When Tonyia Rawls came to Charlotte 14 years ago, she looked out upon the city’s faith community and saw closed doors, closed hearts and closed minds.
“Nobody was willing to say ‘God,’ ‘gay’ and ‘good’ together. It was like, ‘We are not having this conversation with you.’”
Rawls, who identifies as lesbian, had moved from Washington, D.C., to set up the Unity Fellowship Church Movement’s first flock in the Queen City. The denomination, founded in 1982, was born from a need to minister primarily to LGBT blacks during the height of the AIDS crisis.
“Our clergy were among the few who would actually support LGBT people,” Rawls says.
The denomination’s presence in the South grew, from her lone Bible Belt church to several others. In 2008, she was elected a bishop, eventually overseeing her church in Charlotte in addition to churches in Atlanta, Charleston and D.C. The LGBT-specific ministry grew, providing a safe space for those who needed affirmation.
People still need that safety and assurance, but, these days, Rawls and many of her congregants feel a new call. That’s why they’ve founded a new body, Sacred Souls Community Church. Though Unity Fellowship Church Charlotte will continue — now meeting weekly at the LGBT Community Center of Charlotte — Sacred Souls will focus on a new, more open ministry to reach the entire city.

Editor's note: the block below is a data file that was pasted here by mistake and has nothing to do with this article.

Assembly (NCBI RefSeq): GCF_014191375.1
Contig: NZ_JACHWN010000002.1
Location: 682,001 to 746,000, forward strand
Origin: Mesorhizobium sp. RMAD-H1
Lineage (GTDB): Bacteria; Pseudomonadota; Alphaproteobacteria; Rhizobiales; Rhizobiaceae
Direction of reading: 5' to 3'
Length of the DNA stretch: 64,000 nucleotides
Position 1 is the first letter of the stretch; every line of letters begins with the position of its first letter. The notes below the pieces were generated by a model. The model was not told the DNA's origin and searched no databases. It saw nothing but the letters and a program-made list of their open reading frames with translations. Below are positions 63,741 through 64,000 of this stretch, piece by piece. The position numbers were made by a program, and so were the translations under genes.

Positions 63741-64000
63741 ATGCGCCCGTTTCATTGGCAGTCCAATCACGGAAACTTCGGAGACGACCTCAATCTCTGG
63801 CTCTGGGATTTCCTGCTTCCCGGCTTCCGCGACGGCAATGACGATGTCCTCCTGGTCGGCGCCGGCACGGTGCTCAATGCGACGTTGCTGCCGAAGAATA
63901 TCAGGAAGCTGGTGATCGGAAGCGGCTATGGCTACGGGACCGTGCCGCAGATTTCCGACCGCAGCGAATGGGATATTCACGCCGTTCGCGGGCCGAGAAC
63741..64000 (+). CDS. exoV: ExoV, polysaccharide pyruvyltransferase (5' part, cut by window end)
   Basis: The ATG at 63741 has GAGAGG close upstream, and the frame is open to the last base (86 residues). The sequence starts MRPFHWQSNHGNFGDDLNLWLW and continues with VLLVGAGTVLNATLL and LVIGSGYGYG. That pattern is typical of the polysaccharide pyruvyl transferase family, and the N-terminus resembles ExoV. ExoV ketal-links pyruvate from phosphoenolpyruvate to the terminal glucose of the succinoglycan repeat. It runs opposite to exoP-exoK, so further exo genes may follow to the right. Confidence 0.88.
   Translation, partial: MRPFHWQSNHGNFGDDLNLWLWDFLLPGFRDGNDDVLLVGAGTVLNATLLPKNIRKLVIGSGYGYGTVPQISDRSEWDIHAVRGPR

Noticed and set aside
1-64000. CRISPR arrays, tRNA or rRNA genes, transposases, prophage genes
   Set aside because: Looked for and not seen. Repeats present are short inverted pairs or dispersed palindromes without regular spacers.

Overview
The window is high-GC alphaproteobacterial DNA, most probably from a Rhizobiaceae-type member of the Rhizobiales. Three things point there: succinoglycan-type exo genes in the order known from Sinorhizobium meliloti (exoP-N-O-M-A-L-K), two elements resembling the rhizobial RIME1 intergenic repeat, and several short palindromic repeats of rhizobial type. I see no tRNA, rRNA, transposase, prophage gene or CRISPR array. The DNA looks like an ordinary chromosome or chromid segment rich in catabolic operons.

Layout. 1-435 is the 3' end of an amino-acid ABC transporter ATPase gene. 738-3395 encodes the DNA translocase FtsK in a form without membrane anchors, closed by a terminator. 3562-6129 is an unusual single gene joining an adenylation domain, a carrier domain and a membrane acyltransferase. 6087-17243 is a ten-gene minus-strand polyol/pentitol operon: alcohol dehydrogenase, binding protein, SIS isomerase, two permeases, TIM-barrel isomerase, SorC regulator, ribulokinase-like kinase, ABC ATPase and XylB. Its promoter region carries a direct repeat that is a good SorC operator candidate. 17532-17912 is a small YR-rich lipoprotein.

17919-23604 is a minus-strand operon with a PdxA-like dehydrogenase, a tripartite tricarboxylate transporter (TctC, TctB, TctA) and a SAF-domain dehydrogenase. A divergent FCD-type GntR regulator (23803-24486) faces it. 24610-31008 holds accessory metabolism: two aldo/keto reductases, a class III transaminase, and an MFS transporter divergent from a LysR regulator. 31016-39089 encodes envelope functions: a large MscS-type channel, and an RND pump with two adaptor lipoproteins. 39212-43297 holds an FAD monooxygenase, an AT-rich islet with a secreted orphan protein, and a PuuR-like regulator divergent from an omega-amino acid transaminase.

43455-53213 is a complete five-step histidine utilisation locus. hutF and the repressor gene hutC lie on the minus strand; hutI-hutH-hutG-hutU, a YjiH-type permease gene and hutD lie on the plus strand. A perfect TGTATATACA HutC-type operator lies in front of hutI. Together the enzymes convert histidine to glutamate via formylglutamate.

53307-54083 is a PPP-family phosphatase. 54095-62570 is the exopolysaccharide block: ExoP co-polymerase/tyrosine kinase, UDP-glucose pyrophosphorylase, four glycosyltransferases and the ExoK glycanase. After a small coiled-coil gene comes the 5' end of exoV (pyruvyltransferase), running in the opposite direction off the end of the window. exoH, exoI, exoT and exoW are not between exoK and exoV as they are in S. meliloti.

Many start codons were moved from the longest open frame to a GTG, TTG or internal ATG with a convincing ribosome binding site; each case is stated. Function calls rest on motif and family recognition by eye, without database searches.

“Every soul is sacred, and we are called by God to really serve at that place,” Rawls says. “When you look at a soul as sacred, every other defining measure goes away. I no longer see race. I don’t see a man or a woman standing in front of me. I see just a soul — this wonderful thing God has created.”
Frankie Pickens is a Sacred Souls member. She was with Rawls at the birth of Unity Fellowship Charlotte and helped develop some of the first services. Like her bishop, Pickens sees a need to expand.
“The call she has been given is one that aligns with my own spiritual vision,” Pickens says, “that we would be a ministry that would speak to whosoever, for real.”
As Rawls and her congregants embark on this new spiritual journey, they’ll take “whosoever” — gay or straight — while preaching a radically inclusive message they hope will change culture and create community.
Sacred Souls’ location on Eastway Drive, in east Charlotte, will aid them in that mission, says Rawls, who describes the area as “complicated.”
“28205 has the oldest country club in Charlotte and some of the highest poverty rates,” Rawls says. “The complication is that we are so incredibly diverse and probably one of the most diverse areas of Charlotte — from the immigrant community, the racial diversity, socioeconomic status and the LGBT community.”
Sacred Souls will seek to bring each of those communities together as they outreach to thousands of their close-by neighbors in apartment complexes scattered along Eastway and in adjoining neighborhoods. Several bilingual members of the congregation are interested in connecting with the Latino community. New and expanded ministries will provide free counseling and health and well-being programs, such as “Emotions Anonymous” and “Overeaters Anonymous.” The church is brainstorming a summer neighborhood theater arts program for children.